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Dubai Ruler Offers $1 Million For Solar-Powered Solution to Global Water Shortage

Dubai Ruler Offers $1 Million For Solar-Powered Solution to Global Water Shortage

A research institute stands to win $1 million from Sheikh Mohammed bin Rashid Al Maktoum, the ruler of Dubai and vice president of the United Arab Emirates.

It's no easy task, though. Al Maktoum is searching for a sustainable solution to solve the global water shortage. What's more—he is requiring that solution to be powered by solar energy. He made the announcement this week at a reception for supporters and contributors to the UAE Water Aid campaign at Za’beel Palace.

Anybody who develops a sustainable solution to the global water shortage would be adored, but they would also be a millionaire, the ruler of Dubai said. Photo credit: Vinoth Chandar/Flickr Creative Commons

"We are working on searching for durable and radical solutions to the problem of water scarcity using solar energy in the process of purification and desalination of water in needy areas around the world," Sheikh Mohammed said, according to WAM Emirates News Agency. "Therefore, we invite all research institutions around the world to participate in a competition of $1 million to be awarded to people who can find sustainable, cheap and innovative solutions."

The prize is up for grabs for institutions across the globe not just in the UAE. Sheikh Mohammed's prize offering coincided with the establishment of UAE Water Aid Foundation, which aims to research and support the production of clean water that uses solar energy as a means to provide clean water to the millions who need it around the world.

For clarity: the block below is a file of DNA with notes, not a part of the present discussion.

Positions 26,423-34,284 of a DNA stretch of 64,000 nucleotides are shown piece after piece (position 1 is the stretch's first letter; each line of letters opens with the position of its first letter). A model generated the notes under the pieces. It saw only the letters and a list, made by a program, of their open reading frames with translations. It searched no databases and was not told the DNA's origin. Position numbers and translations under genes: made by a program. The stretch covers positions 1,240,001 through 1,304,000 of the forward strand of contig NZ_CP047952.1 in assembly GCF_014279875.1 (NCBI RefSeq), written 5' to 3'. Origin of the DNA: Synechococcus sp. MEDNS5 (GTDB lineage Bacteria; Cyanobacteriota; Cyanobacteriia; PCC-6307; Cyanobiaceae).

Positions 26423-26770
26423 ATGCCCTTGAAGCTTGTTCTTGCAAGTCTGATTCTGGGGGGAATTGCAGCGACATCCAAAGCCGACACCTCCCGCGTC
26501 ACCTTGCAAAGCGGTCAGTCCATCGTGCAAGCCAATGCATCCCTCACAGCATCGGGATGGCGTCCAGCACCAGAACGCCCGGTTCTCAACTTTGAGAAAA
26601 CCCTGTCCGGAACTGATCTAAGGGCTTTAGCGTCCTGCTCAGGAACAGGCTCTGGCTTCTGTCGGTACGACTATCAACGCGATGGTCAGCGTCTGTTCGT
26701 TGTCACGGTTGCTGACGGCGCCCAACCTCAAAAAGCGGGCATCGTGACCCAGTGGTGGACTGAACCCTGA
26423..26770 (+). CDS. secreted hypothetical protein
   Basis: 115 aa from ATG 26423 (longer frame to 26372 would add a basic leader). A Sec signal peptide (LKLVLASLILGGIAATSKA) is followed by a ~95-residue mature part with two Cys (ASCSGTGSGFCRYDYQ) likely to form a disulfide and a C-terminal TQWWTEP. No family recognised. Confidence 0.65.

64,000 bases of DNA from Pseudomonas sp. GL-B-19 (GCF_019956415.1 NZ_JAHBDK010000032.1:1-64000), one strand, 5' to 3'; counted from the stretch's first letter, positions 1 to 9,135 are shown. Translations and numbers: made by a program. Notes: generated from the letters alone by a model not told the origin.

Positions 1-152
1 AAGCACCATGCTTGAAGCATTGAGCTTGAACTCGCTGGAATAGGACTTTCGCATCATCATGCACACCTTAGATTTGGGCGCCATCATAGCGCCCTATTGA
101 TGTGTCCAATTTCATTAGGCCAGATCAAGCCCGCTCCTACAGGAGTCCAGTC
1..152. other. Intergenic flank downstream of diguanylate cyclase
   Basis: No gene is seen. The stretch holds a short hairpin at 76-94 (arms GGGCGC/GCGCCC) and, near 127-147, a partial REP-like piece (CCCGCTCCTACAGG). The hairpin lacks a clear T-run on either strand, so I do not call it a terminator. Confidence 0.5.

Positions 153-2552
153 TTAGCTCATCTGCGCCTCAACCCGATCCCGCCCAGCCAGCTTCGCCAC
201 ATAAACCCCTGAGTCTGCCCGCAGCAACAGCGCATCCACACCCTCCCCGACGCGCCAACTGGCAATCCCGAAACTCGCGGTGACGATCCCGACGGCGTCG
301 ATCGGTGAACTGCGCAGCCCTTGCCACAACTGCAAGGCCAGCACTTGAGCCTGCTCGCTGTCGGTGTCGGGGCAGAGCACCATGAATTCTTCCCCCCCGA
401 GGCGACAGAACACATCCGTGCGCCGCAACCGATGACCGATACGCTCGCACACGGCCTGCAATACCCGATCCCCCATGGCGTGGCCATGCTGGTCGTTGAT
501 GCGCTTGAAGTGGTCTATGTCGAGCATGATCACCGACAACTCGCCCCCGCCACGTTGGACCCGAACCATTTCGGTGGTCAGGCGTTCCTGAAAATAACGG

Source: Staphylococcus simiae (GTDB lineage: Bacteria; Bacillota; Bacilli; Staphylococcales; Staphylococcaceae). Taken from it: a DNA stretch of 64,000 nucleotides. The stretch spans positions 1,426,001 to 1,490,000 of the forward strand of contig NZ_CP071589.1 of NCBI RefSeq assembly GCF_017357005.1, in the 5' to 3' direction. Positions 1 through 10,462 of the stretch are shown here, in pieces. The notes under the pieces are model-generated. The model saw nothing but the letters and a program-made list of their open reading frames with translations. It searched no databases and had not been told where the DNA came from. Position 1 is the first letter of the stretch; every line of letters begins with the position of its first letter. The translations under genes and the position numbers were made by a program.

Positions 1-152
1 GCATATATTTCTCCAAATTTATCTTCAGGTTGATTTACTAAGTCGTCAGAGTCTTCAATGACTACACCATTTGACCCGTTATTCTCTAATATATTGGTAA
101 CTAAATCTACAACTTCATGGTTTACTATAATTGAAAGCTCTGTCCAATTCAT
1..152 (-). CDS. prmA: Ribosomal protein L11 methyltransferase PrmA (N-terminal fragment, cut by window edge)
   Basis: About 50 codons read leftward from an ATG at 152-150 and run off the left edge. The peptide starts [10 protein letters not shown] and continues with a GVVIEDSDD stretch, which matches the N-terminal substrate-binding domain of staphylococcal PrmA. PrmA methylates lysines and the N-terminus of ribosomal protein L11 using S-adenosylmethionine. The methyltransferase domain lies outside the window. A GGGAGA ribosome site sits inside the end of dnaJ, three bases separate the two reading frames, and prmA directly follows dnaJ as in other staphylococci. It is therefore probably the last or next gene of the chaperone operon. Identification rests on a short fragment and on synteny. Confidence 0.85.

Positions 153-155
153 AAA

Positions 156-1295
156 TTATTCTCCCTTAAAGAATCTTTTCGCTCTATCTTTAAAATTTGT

"Water is the spirit of life and providing it for the needy is reviving millions of people," Sheikh Mohammed said. "UAE Water Foundation will not differentiate between one person and another, so are all of our humanitarian works; such is the UAE humanitarian mission that lies in helping the afflicted, the needy and disadvantaged people all over the world without any distinction." 

A grim new assessment of the world's flora and fungi has found that two-fifths of its species are at risk of extinction as humans encroach on the natural world, as The Guardian reported. That puts the number of species at risk near 140,000.

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